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stimulate of vitamin metabolism.

Thyroglobulin (Tg) is a 660 kDa, dimeric protein produced by the follicular cells of the thyroid and used entirely within the thyroid gland.[28] Thyroxine is produced by attaching iodine atoms to the ring structures of this protein’s tyrosine residues; thyroxine (T4) contains four iodine atoms, while triiodothyronine (T3), otherwise identical to T4, has one less iodine atom per molecule. The thyroglobulin protein accounts for approximately half of the protein content of the thyroid glandEach thyroglobulin molecule contains approximately 100-120 tyrosine residues, a small number of which (<20) are subject to iodination catalysed by thyroperoxidase.The same enzyme then catalyses “coupling” of one modified tyrosine with another, via a free radical-mediated reaction, and when these iodinated bicyclic molecules are released by hydrolysis of the protein, T3 and T4 are the result.[citation needed] Therefore, each thyroglobulin protein molecule ultimately yields very small amounts of thyroid hormone (experimentally observed to be on the order of 5-6 molecules of either T4 or T3 per original molecule of thyroglobulin).[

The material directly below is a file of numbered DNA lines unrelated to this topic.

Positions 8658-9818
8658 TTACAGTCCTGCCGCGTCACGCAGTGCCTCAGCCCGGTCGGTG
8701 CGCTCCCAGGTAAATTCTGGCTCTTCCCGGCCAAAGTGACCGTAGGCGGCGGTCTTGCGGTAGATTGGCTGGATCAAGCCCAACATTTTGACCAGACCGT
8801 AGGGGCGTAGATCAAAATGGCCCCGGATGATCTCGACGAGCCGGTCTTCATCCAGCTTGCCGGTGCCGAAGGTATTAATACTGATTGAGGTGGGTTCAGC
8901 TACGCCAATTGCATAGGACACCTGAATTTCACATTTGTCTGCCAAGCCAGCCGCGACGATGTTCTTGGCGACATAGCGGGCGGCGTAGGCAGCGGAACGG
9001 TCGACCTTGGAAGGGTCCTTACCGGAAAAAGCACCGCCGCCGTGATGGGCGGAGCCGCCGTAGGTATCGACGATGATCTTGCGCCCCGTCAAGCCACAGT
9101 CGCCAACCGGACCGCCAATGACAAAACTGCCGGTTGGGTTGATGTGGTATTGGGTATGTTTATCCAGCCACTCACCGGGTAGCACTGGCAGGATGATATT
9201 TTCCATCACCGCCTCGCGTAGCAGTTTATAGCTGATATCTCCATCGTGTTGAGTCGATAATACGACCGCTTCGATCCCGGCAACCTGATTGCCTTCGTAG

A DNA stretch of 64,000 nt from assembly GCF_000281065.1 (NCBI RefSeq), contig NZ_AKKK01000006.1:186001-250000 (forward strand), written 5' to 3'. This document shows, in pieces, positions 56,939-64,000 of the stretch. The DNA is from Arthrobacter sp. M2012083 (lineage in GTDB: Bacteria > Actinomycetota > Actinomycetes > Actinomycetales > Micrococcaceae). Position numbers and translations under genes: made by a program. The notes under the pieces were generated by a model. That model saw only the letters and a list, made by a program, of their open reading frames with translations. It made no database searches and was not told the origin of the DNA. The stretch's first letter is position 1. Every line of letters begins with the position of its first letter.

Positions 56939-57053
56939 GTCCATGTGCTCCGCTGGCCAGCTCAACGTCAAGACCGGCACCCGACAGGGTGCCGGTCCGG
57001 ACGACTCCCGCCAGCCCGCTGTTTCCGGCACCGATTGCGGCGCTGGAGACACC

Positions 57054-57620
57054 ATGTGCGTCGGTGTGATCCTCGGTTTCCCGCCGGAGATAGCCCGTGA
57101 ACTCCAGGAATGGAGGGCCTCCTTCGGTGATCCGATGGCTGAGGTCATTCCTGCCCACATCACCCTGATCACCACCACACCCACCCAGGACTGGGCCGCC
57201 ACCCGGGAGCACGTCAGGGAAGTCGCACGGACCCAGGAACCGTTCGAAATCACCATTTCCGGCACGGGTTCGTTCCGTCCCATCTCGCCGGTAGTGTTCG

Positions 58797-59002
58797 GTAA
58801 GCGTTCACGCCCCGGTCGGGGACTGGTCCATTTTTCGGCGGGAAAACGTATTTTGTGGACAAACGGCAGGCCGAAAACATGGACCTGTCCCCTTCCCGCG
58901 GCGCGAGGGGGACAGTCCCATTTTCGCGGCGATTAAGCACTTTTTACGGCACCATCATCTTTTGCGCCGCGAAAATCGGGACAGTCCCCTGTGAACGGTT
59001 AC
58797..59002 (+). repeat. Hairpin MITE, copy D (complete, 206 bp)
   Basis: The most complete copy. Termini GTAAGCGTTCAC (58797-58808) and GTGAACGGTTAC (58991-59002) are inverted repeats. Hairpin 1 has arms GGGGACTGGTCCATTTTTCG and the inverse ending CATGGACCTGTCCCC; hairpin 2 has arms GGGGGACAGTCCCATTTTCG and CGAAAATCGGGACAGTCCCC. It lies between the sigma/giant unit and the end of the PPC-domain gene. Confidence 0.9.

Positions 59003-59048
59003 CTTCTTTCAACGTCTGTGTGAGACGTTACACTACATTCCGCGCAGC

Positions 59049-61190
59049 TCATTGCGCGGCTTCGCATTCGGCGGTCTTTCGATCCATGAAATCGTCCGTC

I

More specifically, the monatomic, anionic form of iodine, iodide, {\displaystyle I}, is actively absorbed from the bloodstream by a process called iodide trapping.[30] In this process, sodium is cotransported with iodide from the basolateral side of the membrane into the cell,[clarification needed] and then concentrated in the thyroid follicles to about thirty times its concentration in the blood.[citation needed] Then, in the first reaction catalysed by the enzyme thyroperoxidasetyrosine residues in the protein thyroglobulin are iodinated on their phenol rings, at one or both of the positions ortho to the phenolic hydroxyl group, yielding monoiodotyrosine (MIT) and diiodotyrosine (DIT), respectively. This introduces 1-2 atoms of the element iodine, covalently bound, per tyrosine residue.[citation needed] The further coupling together of two fully iodinated tyrosine residues, also catalysed by thyroperoxidase, yields the peptidic (still peptide-bound) precursor of thyroxine, and coupling one molecule of MIT and one molecule of DIT yields the comparable precursor of triiodothyronine: